I did not have a favourite author when I was growing up. I read widely. I grew up in a time when books and outdoor play were the primary sources of entertainment. I devoured Enid Blyton books. I started with the playful Noddy series, then the Famous Five with their ingenious mystery solving skills, then the books of boarding school mischief in Mallory Towers. I read the Bobbsey Twins for the same reason. I moved briefly like my classmates to Mills and Boon and Barbara Cartland romances, but the storyline was always the same and my interest in romance was short-lived. As my tastes matured, I was drawn more to the quality of the prose and to new learning than to the storyline. I used to do themed, summer-holiday readings. Each summer it was a new destination. I read Russian literature-Nabakov, Tolstoy, Chekov, Solzhenitsyn, Dostoevsky, then another summer it was translations of Japanese authors like Yukio Mishima. One summer, it was Indian classics. But there is one book that stands out in my memory. I still remember the literary, tongue-in cheek delights of Gerald Durrell’s My Family and Other Animals that I read when I was in middle school. I still remember the two new words that I learnt so many years ago from that book-“pusillanimous” and “galvanized.” Reading definitely expands your vocabulary!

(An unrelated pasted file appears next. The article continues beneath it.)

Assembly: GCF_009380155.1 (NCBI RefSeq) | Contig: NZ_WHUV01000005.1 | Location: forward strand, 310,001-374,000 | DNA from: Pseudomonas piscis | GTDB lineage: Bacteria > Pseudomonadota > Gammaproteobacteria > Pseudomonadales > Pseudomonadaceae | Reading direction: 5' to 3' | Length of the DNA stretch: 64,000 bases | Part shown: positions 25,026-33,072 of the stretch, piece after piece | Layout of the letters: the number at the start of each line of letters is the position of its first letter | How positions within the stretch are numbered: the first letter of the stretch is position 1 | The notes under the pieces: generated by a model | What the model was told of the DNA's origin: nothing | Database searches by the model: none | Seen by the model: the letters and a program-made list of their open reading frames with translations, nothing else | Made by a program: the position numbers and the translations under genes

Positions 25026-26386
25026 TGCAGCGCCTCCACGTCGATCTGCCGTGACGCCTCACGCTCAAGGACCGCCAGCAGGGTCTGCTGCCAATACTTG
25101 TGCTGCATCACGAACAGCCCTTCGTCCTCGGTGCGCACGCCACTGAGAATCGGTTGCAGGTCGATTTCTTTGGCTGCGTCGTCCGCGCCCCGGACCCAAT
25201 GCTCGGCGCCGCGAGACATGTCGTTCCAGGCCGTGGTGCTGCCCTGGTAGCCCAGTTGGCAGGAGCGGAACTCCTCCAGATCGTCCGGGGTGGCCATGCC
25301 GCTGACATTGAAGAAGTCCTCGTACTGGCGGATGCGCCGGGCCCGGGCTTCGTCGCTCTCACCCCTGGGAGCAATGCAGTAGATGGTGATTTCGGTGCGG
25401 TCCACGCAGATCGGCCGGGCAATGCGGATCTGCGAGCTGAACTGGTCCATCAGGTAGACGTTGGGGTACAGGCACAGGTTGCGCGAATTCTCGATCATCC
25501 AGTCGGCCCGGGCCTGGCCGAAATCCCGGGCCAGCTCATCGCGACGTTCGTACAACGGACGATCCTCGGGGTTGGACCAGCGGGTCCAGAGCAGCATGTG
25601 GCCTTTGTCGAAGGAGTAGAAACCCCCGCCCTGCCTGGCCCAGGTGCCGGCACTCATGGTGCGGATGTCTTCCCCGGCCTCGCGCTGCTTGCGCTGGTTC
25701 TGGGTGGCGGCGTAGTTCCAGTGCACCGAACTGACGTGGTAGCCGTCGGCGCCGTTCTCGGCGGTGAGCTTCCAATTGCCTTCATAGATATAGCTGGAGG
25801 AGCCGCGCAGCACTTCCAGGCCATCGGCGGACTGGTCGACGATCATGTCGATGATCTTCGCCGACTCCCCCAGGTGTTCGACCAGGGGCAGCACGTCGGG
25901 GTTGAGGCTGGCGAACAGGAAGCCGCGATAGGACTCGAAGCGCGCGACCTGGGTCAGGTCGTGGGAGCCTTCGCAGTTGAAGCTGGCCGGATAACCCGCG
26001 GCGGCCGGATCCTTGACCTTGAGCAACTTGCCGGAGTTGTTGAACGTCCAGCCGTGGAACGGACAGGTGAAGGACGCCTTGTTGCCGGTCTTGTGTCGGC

2. What made you start writing? And start writing for children in particular. And why poetry?
Even as a child, I wrote poetry and short stories for fun. I enjoyed creating rhyme structures even if they were simple couplets. We were a word game family, and imaginative play and writing was something we embraced. When I was quite young, my father sent one of my stories to a newspaper and I saw my byline in the weekend junior section. Seeing your name in print is always addictive. I continued to write in college for the university newspaper, and later I became a grant writer for work. As a mother, and now a grandmother, my storytelling has changed. My granddaughter and I often make up different endings for well-known classics-like an exercise in fractured fairy tales. But poetry writing is what I enjoy the most. Many of my published books are stories written in rhyme. As a voice-over professional I like the sound and the rhythm of words, and the cadence and music of rhyming poems. I enjoy being able to express my thoughts in the compressed space of a short poem.